//ArcMap.Application.CurrentTool = null; // turn this off so the current tool remains active
        }
        protected override void OnUpdate()
        {
            Enabled = ArcMap.Application != null;
        }
    }

}

Should do what you want.

There is another massive gotcha in visual studio if you are using 64bit windows. Esri is a 32bit program and can only talk to 32bit dlls', by default Visual Studio compiles to Any CPU - which means 64bit on 64bit windows. That needs to be changed to x86; if you have the Express version you need to follow another path to build for x86, because the configuration manager is disabled in Visual Studio express (this may be intentional) you must manually add <PlatformTarget>x86</PlatformTarget> to the build configurations.

In the vbproj or vcproj file copy:

  <PropertyGroup Condition=" '$(Configuration)|$(Platform)' == 'Debug|AnyCPU' ">
    <DebugSymbols>true</DebugSymbols>
    <DebugType>full</DebugType>
    <DefineDebug>true</DefineDebug>
    <DefineTrace>true</DefineTrace>
    <OutputPath>bin\Debug\</OutputPath>
    <DocumentationFile>Class_and_Form.xml</DocumentationFile>
    <NoWarn>42016,41999,42017,42018,42019,42032,42036,42020,42021,42022</NoWarn>
    <RegisterForComInterop>true</RegisterForComInterop>
  </PropertyGroup>

to

 <PropertyGroup Condition=" '$(Configuration)|$(Platform)' == 'Debug|x86' ">
    <DebugSymbols>true</DebugSymbols>
    <DebugType>full</DebugType>
    <DefineDebug>true</DefineDebug>
    <DefineTrace>true</DefineTrace>
    <OutputPath>bin\Debug\</OutputPath>
    <DocumentationFile>Class_and_Form.xml</DocumentationFile>
    <NoWarn>42016,41999,42017,42018,42019,42032,42036,42020,42021,42022</NoWarn>
    <RegisterForComInterop>true</RegisterForComInterop>
    <PlatformTarget>x86</PlatformTarget> 
  </PropertyGroup>

and in the .vbproj.user ensure that the debug StartProgram is replicated:

<PropertyGroup Condition="'$(Configuration)|$(Platform)' == 'Release|x86'">
    <StartProgram>C:\your\path\to\ArcMap.exe</StartProgram>
    <StartAction>Program</StartAction>
  </PropertyGroup>

to allow for step-debugging in Visual Studio.. when you run (F5) Studio will launch ArcMap, then when you click the tool execution will stop at your breakpoints and you can step through (F10 & F11)... invaluable!

and do the same for '$(Configuration)|$(Platform)' == 'Release|AnyCPU'. If you've done it right then the configuration manager will now be enabled. Again, these instructions are only for Visual Studio Express.

  • 1
    A recommended read along with what Micheal provided in his answer above is this book: ArcGIS for Desktop Development Using .NET – Jason Miller Feb 26 '15 at 15:28
  • The Esri help is a little counter-intuitive, you need to know what you're looking for to get any help on it so it's best to have a little bit of an understanding on how the common objects interact... snippets will only get you so far. – Michael Stimson Feb 26 '15 at 21:57
  • Thanks for the prompt and detailed response. I was out of the office last week and been trying the code this week. I have purchased the text you recommended (thanks Jason) and I am working though it. I have tried the code you gave me and have changed Visual Studio (I'm using regular not express) to x86. The code builds fine, however the screen does not pan when I press the button. I am attempting to troubleshoot, however any more help you can give will be very much appreciated. – Ryan Mar 10 '15 at 22:03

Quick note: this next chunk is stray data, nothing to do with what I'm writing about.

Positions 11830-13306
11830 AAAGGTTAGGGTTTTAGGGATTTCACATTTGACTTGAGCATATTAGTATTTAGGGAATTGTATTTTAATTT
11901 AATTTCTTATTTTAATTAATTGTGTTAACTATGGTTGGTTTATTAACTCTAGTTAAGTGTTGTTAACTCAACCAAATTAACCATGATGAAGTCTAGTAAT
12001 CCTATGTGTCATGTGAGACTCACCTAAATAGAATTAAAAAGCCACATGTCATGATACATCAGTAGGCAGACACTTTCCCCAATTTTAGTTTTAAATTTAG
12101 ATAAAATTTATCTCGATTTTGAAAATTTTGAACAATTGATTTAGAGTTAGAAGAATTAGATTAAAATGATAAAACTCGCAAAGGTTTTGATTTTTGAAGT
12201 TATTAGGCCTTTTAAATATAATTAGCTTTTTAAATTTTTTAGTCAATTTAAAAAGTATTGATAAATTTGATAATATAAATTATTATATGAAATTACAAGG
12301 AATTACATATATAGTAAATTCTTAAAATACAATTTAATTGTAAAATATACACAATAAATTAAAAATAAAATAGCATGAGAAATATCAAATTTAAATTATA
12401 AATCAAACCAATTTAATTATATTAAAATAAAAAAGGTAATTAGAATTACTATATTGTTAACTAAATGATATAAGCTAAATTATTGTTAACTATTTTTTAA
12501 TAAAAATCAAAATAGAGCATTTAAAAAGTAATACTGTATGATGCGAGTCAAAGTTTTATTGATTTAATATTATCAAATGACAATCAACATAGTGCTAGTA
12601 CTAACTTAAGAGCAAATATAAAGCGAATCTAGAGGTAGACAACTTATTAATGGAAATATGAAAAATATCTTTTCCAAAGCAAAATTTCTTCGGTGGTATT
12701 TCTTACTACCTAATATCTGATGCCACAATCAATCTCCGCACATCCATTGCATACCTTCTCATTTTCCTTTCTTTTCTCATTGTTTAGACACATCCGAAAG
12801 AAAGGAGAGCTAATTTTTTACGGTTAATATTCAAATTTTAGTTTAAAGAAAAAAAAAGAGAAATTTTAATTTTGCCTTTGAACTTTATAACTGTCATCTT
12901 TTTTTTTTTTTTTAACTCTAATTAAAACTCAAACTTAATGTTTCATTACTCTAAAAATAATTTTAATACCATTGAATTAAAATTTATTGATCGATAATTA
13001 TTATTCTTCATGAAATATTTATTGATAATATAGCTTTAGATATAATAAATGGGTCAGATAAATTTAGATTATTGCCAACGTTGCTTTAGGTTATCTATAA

• In addition when trying to troubleshoot I throw a breakpoint in after the OnClick(). I receive "The breakpoint will not currently be hit. No symbols have been used for this document." I have created a toolbar and put the Pan_Down button on the toolbar. I am assuming that I am missing something very simple. – Ryan Mar 10 '15 at 22:12
  • If the tool isn't created with the wizard in visual studio the event isn't wired. Was the OnClick event there or did you include it? I recommended in my answer to start from scratch - that is fairly important. – Michael Stimson Mar 10 '15 at 22:18
1

After spending some time working though Beginning ArcGIS for Desktop Development using .NET, I came back and was reviewing what was going wrong for me. For whatever reason in the code block Michael gave me when I added in a geographic layer the pEnv.YMax and the pEnv.YMin were coming out as the same number, hence the ActiveView.Extent was staying the same and was not panning. I modified the code as follows storing the pEnv.YMax - pEnv.YMin in a variable Height. I did the same for Width as I will use that for panning Left and Right. I am slowly figuring this stuff out and appreciate everyone's help.

protected override void OnClick()
    {
        IEnvelope pEnv = ArcMap.Document.ActiveView.Extent;

        //pEnv.YMax -= pEnv.Height; // move top down by height of extent
        //pEnv.YMin -= pEnv.Height; // move bottom down by same amount
        double Height = ((pEnv.YMax - pEnv.YMin) * 0.75); //Create Height of extent Variable because C# does not want to save it in above function, moves screen by 75%
        double Width = ((pEnv.XMax - pEnv.XMin) * 0.75); //Create Width of extent Variable because C# does not want to save it in above function, moves screen by 75%


        pEnv.YMax = (pEnv.YMax - Height); // move top down by height of extent
        pEnv.YMin = (pEnv.YMin - Height); // move bottom down by same amount

        //MessageBox.Show("Max: " + pEnv.YMax.ToString() + " Min: " + pEnv.YMin.ToString()); //Message Box Function used to trouble shoot.



        ArcMap.Document.ActiveView.Extent = pEnv;
        ArcMap.Document.ActiveView.Refresh(); // redraw the map

        //ArcMap.Application.CurrentTool = null; // turn this off so the current tool remains active
    }
  • it's a good effort. Yes you need to copy your height (and/or width) to a new variable because the height of the envelope changes as soon as you do the first pEnv.YMax = pEnv.YMax - Height; (height now == 0). This is why you can't do pEnv.YMax = pEnv.YMax - pEnv.Height; – Michael Stimson Jul 21 '15 at 3:32

Your Answer

By clicking “Post Your Answer”, you agree to our terms of service, privacy policy and cookie policy

Not the answer you're looking for? Browse other questions tagged or ask your own question.